Dr. Harry’s Optimal Sports Performance and Recovery Series - Part 3
How Compression and Massages can Improve Performance Recovery
- Written by Dr. Harrison Weisinger MBBS, PhD.
It’s no secret that exercise and endurance training work your muscles and body to the extreme. If it didn’t push you, then everybody would be an athlete.
While not everyone can be an athlete, there are countless factors that contribute to athletic performance. Genetics account for the major part, as does sporting history as a child and as a young adult. These factors are interesting and very good at explaining why some go on to win the Tour de France, whereas others are destined to remain in the lower grades.
Unfortunately, I can’t do anything about them, and neither can you. In medicine, we call these “non-modifiable” factors. However, there are things that you can easily modify. The good news is, these modifiable things can make an enormous difference in both performance and how you feel.
Let’s talk about what happens when you exercise….
Exercise injures muscles and ligaments (which is, of course, a necessary part of adapting). The injury signals the body to produce inflammation, which is why you would have noticed your muscles become hot and engorged after a hard session. Unfortunately, while it is intended to help, inflammation isn’t always beneficial to healing, so it’s best to reduce it as much as possible.
A good way to reduce inflammation to assist with recovery is compression. Compression mechanically squeezes fluid from in and around the muscles of the legs back into circulation.
There are a few ways to use compression.
There are a few ways to use compression...
1. Use graded compression socks
This is the simplest and cheapest way. These are a fancy version of the ones we use in hospitals to prevent deep vein thrombosis, but they work in the same way (by squeezing the most at the ankle and the least at the top of the calf, thus creating a pressure gradient that moves the fluid upwards toward your heart).
2. Use full-length tights
These extend the pressure gradient right to the gluteal muscles. The advantage of these is that they can be worn for hours at a time without restricting normal activity (but never wear them while training!).
3. Use pneumatic compression boots
These are perhaps the most effective form of compression. Pneumatic compression boots attach to a device that inflates segments of the boots in sequence over a period of 10 minutes to an hour. When they were first introduced, these machines cost thousands of pounds but can now be purchased for a fraction of that.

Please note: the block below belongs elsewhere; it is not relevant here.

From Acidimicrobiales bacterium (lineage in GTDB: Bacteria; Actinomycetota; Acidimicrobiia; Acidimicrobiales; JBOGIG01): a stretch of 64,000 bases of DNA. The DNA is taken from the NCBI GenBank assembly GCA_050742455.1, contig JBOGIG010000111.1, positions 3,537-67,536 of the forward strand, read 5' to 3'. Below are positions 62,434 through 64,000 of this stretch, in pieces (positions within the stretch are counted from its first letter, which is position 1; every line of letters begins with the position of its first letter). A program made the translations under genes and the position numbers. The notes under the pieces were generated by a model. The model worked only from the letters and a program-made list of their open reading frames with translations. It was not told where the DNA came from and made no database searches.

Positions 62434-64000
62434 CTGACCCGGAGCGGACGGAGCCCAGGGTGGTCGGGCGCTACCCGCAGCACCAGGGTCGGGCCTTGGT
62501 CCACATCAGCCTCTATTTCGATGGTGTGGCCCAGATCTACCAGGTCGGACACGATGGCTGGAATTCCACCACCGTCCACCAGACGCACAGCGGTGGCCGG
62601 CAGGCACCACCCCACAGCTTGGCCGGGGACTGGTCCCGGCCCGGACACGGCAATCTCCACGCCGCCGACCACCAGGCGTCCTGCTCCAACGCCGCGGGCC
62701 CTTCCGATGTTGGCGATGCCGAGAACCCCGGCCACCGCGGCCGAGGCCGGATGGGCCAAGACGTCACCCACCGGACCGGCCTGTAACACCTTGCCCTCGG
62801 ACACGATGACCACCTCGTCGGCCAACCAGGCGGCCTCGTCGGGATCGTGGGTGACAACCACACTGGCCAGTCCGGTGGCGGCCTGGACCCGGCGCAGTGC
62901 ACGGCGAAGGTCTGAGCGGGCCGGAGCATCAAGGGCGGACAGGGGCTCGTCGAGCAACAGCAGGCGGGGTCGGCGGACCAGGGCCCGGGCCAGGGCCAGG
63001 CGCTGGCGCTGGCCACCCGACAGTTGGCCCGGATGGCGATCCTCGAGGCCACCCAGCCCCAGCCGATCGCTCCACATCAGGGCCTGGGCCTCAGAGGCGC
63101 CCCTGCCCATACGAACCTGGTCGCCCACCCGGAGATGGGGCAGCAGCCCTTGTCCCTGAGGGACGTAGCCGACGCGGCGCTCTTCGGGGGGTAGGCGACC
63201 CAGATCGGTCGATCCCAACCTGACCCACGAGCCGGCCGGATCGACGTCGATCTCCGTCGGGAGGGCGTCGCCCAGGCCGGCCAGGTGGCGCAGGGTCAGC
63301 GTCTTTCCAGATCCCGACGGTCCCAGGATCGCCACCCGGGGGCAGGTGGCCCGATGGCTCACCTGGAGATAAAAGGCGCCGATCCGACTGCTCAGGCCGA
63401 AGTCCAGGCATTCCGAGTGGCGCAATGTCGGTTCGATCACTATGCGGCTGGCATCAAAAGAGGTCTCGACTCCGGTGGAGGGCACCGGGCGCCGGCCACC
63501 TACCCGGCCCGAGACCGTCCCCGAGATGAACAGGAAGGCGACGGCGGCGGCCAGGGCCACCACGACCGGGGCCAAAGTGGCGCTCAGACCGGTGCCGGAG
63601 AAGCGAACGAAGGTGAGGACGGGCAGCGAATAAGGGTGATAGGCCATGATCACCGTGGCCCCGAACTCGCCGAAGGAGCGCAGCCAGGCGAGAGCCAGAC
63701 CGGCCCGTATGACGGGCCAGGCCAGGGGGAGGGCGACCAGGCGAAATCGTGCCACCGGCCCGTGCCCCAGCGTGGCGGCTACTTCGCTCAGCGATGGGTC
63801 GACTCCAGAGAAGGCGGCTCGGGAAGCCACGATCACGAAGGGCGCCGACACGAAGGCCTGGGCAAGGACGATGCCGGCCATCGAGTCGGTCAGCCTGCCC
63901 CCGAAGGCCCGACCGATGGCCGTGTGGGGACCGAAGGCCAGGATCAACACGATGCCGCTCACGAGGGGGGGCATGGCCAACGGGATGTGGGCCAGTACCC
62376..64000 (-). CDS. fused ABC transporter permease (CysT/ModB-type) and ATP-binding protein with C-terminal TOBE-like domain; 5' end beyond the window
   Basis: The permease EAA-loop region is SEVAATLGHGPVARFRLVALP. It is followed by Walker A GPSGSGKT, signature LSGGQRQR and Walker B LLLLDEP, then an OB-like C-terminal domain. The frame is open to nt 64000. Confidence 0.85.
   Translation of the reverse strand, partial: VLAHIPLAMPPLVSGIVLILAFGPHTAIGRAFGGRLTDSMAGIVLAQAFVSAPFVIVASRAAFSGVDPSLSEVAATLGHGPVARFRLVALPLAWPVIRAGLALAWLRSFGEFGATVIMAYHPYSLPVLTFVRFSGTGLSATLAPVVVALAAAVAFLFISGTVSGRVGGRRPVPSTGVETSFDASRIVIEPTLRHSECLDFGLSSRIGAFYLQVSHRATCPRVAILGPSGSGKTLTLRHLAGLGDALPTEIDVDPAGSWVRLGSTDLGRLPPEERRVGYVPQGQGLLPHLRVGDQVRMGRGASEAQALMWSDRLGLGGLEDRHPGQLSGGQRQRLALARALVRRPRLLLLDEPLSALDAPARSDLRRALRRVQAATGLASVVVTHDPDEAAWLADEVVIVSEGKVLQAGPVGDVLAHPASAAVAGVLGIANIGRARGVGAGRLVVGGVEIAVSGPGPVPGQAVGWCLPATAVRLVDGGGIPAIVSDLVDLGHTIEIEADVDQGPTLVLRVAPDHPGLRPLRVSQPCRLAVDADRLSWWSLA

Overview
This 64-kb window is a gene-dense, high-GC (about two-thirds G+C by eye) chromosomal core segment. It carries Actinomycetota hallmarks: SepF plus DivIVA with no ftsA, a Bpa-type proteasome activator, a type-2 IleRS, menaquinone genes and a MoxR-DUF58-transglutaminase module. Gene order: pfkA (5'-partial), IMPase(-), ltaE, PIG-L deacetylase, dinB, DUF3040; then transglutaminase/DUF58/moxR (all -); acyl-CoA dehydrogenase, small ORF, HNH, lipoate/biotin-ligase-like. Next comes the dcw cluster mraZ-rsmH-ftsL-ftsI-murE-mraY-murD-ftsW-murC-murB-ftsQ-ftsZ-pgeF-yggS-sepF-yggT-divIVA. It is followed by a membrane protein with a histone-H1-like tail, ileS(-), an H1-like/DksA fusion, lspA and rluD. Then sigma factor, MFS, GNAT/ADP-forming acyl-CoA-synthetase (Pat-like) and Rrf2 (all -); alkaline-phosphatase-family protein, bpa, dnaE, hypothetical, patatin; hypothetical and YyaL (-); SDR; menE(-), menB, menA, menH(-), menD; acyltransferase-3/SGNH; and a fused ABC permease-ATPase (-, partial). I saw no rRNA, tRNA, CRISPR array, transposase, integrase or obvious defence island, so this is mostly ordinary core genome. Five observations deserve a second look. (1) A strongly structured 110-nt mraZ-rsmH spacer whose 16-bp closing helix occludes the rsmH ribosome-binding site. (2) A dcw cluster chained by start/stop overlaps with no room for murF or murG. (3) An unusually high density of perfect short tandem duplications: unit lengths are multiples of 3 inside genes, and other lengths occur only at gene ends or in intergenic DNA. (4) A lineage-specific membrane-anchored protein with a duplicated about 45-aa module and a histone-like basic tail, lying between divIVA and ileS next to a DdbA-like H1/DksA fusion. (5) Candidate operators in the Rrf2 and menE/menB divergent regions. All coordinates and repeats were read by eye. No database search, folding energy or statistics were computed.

So what about those muscles that are worked so hard during training?
The answer to all your muscle concerns is massage. Massage is considered one of the most crucial post-competition interventions in professional cycling, triathlon and team sports. Why?
To understand the answer to this, I need to go back to second year university physiology lectures which taught that the force a contracting muscle can create is proportional to its length. An already contracted muscle is unable to create anywhere near the power of one that is relaxed and supple.
The tightness you feel in your body after a fierce training session or race is due to the combination of inflammation and semi-contracted muscle fibres. Firm (and somewhat painful) remedial massage works to loosen contracted muscle fibres, thus preparing them for your next workout.
The other advantage of regular massage is that it enables your nervous system to recruit muscle fibres more effectively, which in turn delivers more force. I would suggest a fortnightly, if not weekly, massage for all serious endurance athletes, both amateur and professional.
So you want to heal faster and train better? both compression and massage make an enormous difference in the recovery game.
Check out Part 4 to find out how Ice Baths and Anti-Inflammatory Agents can Improve Performance Recovery!
Dr. Harrison Weisinger (MBBS, Ph.D.)
Dr. Harry is the Medical Director for Truth Origins, and a practicing medical doctor in Australia. Throughout his working career as medical doctor, university professor, and scientist, Dr. Harry has committed his life to improving human health. Each month he reads the various journals and studies being conducted across the world’s leading universities and research hospitals to bring you the latest research surrounding the truth about plant-based medicine.
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